Personal-ad failures do not mean a life of loneliness

SINGLE FILE

June 27, 1993|By SUSAN DEITZ

Q: I have taken your advice and have both answered and placed my own personal ad several times.

The first time, I met Mr. Right only to find out that he did not want a serious relationship. I tried again a year later (it took me a year to get over Mr. Right). I met someone else who also did not want anything meaningful.

Being someone who doesn't give up easily, I tried again and met someone who turned out to be married, even though I stated clearly in my ad "answer only if you are interested in a monogamous relationship possibly leading to marriage."

It seems men are only looking for a date and a good time. They have no intention of forming a lasting relationship when they place or answer personal ads. I have recently given up on the scene even though I find it hard to accept spending the rest of my life alone. It is a shame, too, because I have a lot to offer.

I guess some things are just not meant to be.

A: Now wait just a minute; there's a lot of wide-open space between the world of personal ads and a life spent alone and loveless.

Just because you've met creeps and marrieds through personals, you need not be pushed into the corner of the hopeless. Not at all. If one option doesn't pay off, try another. And another.

It's only when you give in to despair that all systems shut down. And you're far from that point. This might be a good time for a pause that refreshes: Dig into the rest of your singleness and see what it holds for you. Put men and dating on the back burner for a while . . . put your energy and time into other sources of fun and satisfaction. I dare you.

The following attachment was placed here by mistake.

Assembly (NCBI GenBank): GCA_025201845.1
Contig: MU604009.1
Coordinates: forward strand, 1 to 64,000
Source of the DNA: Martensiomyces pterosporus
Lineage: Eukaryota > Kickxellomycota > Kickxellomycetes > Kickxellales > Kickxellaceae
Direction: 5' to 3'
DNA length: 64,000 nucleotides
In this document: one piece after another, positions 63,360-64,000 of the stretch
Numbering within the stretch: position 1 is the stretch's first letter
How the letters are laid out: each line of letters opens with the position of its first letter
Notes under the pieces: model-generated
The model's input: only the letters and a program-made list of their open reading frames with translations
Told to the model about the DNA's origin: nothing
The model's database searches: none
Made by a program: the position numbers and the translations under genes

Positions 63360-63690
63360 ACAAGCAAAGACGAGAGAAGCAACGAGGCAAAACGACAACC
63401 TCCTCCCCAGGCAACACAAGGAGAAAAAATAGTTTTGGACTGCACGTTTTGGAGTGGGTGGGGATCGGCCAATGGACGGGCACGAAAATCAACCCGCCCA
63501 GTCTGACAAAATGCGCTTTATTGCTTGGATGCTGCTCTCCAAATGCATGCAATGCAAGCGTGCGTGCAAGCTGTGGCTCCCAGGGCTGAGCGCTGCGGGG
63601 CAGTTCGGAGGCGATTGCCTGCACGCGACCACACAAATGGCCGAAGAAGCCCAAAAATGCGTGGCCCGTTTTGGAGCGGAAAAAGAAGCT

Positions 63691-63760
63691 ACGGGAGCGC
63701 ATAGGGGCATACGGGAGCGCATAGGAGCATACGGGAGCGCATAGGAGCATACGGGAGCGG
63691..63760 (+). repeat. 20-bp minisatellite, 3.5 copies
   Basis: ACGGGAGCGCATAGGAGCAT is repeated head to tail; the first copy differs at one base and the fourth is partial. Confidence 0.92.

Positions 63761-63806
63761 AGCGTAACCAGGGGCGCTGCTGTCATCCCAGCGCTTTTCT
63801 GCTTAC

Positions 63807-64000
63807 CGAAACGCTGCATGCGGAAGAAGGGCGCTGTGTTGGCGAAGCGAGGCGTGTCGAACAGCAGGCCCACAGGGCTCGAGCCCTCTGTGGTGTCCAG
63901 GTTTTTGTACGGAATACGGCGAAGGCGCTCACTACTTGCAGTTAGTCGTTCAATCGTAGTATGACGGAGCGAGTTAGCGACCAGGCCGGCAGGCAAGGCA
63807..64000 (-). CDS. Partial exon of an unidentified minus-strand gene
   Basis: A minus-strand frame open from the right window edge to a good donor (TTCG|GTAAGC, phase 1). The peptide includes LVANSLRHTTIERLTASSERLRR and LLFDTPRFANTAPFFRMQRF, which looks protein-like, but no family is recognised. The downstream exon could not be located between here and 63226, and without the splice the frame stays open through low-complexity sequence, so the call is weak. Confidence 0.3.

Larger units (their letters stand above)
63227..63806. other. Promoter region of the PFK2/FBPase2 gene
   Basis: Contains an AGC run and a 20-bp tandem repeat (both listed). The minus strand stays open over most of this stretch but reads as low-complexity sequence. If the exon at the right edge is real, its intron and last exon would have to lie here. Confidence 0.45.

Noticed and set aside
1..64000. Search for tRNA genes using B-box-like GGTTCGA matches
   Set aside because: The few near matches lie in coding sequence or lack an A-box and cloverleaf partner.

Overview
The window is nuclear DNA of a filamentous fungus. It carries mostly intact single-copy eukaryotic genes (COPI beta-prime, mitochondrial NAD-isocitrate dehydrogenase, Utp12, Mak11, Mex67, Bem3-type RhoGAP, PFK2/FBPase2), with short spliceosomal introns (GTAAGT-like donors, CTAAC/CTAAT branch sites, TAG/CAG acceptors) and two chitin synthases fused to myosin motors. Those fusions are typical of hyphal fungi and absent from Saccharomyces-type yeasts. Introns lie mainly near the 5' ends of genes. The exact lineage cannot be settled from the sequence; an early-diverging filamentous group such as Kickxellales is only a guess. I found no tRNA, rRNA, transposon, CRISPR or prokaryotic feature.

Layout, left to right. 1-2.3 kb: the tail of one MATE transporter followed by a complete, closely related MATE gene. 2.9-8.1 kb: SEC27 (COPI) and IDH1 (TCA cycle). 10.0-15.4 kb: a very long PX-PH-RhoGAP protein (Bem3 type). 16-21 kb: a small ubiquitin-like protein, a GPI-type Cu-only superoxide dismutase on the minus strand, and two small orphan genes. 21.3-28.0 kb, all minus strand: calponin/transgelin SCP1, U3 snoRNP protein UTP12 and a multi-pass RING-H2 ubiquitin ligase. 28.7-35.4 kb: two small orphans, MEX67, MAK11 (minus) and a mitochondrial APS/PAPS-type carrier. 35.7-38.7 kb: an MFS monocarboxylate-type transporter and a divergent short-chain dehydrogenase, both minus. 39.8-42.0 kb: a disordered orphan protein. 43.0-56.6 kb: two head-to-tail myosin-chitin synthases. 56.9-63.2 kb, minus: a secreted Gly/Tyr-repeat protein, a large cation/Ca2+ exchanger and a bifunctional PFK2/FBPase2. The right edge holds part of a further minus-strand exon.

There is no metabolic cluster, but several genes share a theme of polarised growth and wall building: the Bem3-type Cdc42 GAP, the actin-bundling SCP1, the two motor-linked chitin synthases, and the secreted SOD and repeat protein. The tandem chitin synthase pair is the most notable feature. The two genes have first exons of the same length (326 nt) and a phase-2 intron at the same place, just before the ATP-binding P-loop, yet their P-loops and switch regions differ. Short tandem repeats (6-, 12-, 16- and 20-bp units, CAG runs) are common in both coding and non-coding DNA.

Q: In my early 30s, never married and not having a serious relationship in over two years, I meet many women to whom I am attracted for various reasons. Invariably, though, they either wear an engagement ring or in conversation mention the "B" word (boyfriend).

The question I've always wanted to ask these women (but would never dare ask) is: Have you ever thought about leaving your boyfriend/fiance and, if so, why? Having been on the receiving end of a breakup (she was dating another man while pondering my marriage proposal) and knowing how devastating that can be, I would never want to be the reason a woman did that to another man.

(By the way, after a year of therapy I realized she was repeating a pattern that has followed her throughout her dating years. By the time I was ready to commit, she was looking for a way out and found it in a man who had just lost his house and children in a messy divorce.)

I'm sure I'll meet the right woman some day. I've always wanted to ask that question and thought this would be a great way to do it anonymously.

A: Your question will be answered soon by everyone who has ever mentally strayed from a relationship.

I can only answer for myself, saying that, yes, even in love a disloyal thought has crossed my mind. But it was just that, a stray, momentary thought. But such passing thoughts mean little if they don't lead to action. (In my case, they led to a mild twinge of guilt and nothing more.)

And you will find that most people, even the most dedicated and in love, will from time to time contemplate being with another partner. What worries me is what lies behind the question that nags at you so. Why cling to a negative incident when you have followed it to its logical roots and therefore have defused its awful effects? Think about that . . . and stay tuned for the shock waves caused by your question.

Los Angeles Times Syndicate

Baltimore Sun Articles
|
|
|
Please note the green-lined linked article text has been applied commercially without any involvement from our newsroom editors, reporters or any other editorial staff.